Acupuncture Linked to Reduced Joint Pain for Up to a Year

Comparison of Acupuncture vs Sham Acupuncture or Waiting List Control in the Treatment of Aromatase Inhibitor–Related Joint Pain – A Randomized Clinical Trial

Aromatase inhibitors (AIs) have proven efficacy for the treatment of hormone-sensitive breast cancer. They do this by preventing an enzyme in fat tissue (aromatase) from changing other hormones into estrogen.  

About 80% of breast cancers are estrogen-receptor positive and arthralgias (pain and stiffness) contribute to nonadherence with therapy for more than 50% of patients.

In this multicenter randomized clinical trial of 226 women with early-stage breast cancer, patients in the true acupuncture group who received 12 weeks of acupuncture, compared with those in the sham acupuncture group or the waiting list control group, had statistically significant reductions in joint pain scores at 52 weeks.

“It’s reassuring that the effects can be maintained without continuous need for treatments,” lead author Dawn L. Hershman, MD, professor of medicine and epidemiology, Columbia University Medical Center, New York City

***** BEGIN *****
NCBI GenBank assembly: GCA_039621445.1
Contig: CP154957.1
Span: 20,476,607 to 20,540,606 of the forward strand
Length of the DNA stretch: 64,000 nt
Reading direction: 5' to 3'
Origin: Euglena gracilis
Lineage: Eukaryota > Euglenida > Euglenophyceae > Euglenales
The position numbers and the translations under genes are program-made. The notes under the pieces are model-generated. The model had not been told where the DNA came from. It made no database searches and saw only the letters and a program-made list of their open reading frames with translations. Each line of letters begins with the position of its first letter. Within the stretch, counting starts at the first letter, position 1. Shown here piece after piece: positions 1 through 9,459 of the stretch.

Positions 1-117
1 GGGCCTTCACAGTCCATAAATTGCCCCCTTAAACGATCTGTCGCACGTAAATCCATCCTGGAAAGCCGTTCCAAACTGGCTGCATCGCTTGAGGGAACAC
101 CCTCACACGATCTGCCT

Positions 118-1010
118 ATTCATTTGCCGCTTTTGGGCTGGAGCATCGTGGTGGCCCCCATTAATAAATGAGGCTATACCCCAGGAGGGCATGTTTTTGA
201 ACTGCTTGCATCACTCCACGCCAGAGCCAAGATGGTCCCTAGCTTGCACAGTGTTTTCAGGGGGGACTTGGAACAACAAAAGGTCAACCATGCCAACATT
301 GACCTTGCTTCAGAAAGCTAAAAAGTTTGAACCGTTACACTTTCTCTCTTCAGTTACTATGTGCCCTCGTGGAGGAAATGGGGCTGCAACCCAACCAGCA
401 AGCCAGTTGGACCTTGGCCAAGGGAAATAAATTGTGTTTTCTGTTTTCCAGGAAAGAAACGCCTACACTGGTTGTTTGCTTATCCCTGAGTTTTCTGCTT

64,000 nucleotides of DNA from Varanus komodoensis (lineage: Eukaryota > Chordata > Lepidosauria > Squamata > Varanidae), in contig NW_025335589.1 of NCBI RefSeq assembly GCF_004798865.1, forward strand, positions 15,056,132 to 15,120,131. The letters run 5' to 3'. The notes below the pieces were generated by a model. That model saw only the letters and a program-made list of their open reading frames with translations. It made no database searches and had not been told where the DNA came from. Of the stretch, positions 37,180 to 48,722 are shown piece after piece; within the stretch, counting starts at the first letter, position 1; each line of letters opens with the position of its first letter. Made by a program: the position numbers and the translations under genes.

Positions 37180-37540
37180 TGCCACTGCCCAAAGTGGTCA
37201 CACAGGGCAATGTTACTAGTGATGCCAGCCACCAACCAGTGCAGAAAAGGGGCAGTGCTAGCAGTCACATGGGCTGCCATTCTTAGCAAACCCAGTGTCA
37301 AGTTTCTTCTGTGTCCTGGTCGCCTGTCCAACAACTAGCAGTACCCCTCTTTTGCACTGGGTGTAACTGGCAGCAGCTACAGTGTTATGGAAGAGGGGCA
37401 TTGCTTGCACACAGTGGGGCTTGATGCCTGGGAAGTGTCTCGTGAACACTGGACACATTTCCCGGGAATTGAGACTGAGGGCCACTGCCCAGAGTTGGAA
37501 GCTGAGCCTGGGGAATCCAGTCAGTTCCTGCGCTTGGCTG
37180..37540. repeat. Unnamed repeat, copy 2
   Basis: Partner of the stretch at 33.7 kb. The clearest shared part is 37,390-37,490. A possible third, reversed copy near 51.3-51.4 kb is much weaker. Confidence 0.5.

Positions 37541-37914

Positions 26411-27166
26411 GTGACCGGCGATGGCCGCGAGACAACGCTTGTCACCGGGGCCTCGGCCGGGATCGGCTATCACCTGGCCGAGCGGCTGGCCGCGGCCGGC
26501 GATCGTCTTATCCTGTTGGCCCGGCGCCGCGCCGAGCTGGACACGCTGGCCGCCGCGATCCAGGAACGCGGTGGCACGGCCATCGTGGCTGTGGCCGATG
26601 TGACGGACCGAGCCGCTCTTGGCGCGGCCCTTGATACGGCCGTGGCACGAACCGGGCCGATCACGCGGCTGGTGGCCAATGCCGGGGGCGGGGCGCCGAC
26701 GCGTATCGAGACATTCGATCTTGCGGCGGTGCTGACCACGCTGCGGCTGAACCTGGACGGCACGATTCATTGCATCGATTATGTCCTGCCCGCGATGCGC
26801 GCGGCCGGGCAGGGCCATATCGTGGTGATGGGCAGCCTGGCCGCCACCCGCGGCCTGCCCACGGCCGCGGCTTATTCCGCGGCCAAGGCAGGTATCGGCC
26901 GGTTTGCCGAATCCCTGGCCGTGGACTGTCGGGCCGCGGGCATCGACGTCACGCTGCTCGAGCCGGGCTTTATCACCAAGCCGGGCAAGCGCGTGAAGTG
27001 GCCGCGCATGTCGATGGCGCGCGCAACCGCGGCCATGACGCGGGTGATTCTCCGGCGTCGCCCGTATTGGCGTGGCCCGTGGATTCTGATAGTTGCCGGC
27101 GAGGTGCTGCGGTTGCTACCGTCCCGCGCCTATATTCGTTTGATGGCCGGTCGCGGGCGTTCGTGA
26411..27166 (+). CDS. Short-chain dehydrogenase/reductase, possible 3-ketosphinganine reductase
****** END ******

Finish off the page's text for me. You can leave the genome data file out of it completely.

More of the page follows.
Hershman added that clinicians should “offer this as an option for patients on AI therapy who complain of significant joint pain and to advocate for payers to cover the costs.”

Both pharmacologic (duloxetine, testosterone, ω3 fatty acids, and vitamin D20) and nonpharmacologic interventions (exercise) have been studied to treat AI-associated arthralgias with mixed results. Most of these trials did not assess or did not find long-term benefits. In addition, the 4 prior studies of acupuncture for AI arthralgias did not evaluate the maintenance or durability of effect. The results from this most recent study support findings from prior studies of the sustained effects of acupuncture. Mechanisms that may underlie these effects have been proposed, including the suggestion that acupuncture works by stimulating the vagal-adrenal axis and reducing inflammation.

Acupuncture is appealing to some patients because the adverse effects are generally limited compared with medications; however, this treatment is not covered by many insurance plans or the NHS.

References:

https://www.medscape.com/viewarticle/984171?src=WNL_mdpls_221118_mscpedit_wir&uac=104620AJ&spon=17&impID=4880322&fbclid=IwAR0JZ9RiAt56JARtyOkQy0_fuKTwSspwCZjITWElJFILlM_qCcAhOKZKTPI

https://jamanetwork.com/journals/jamanetworkopen/fullarticle/2798317?utm_source=silverchair&utm_medium=email&utm_campaign=article_alert-jamanetworkopen&utm_content=wklyforyou&utm_term=111122

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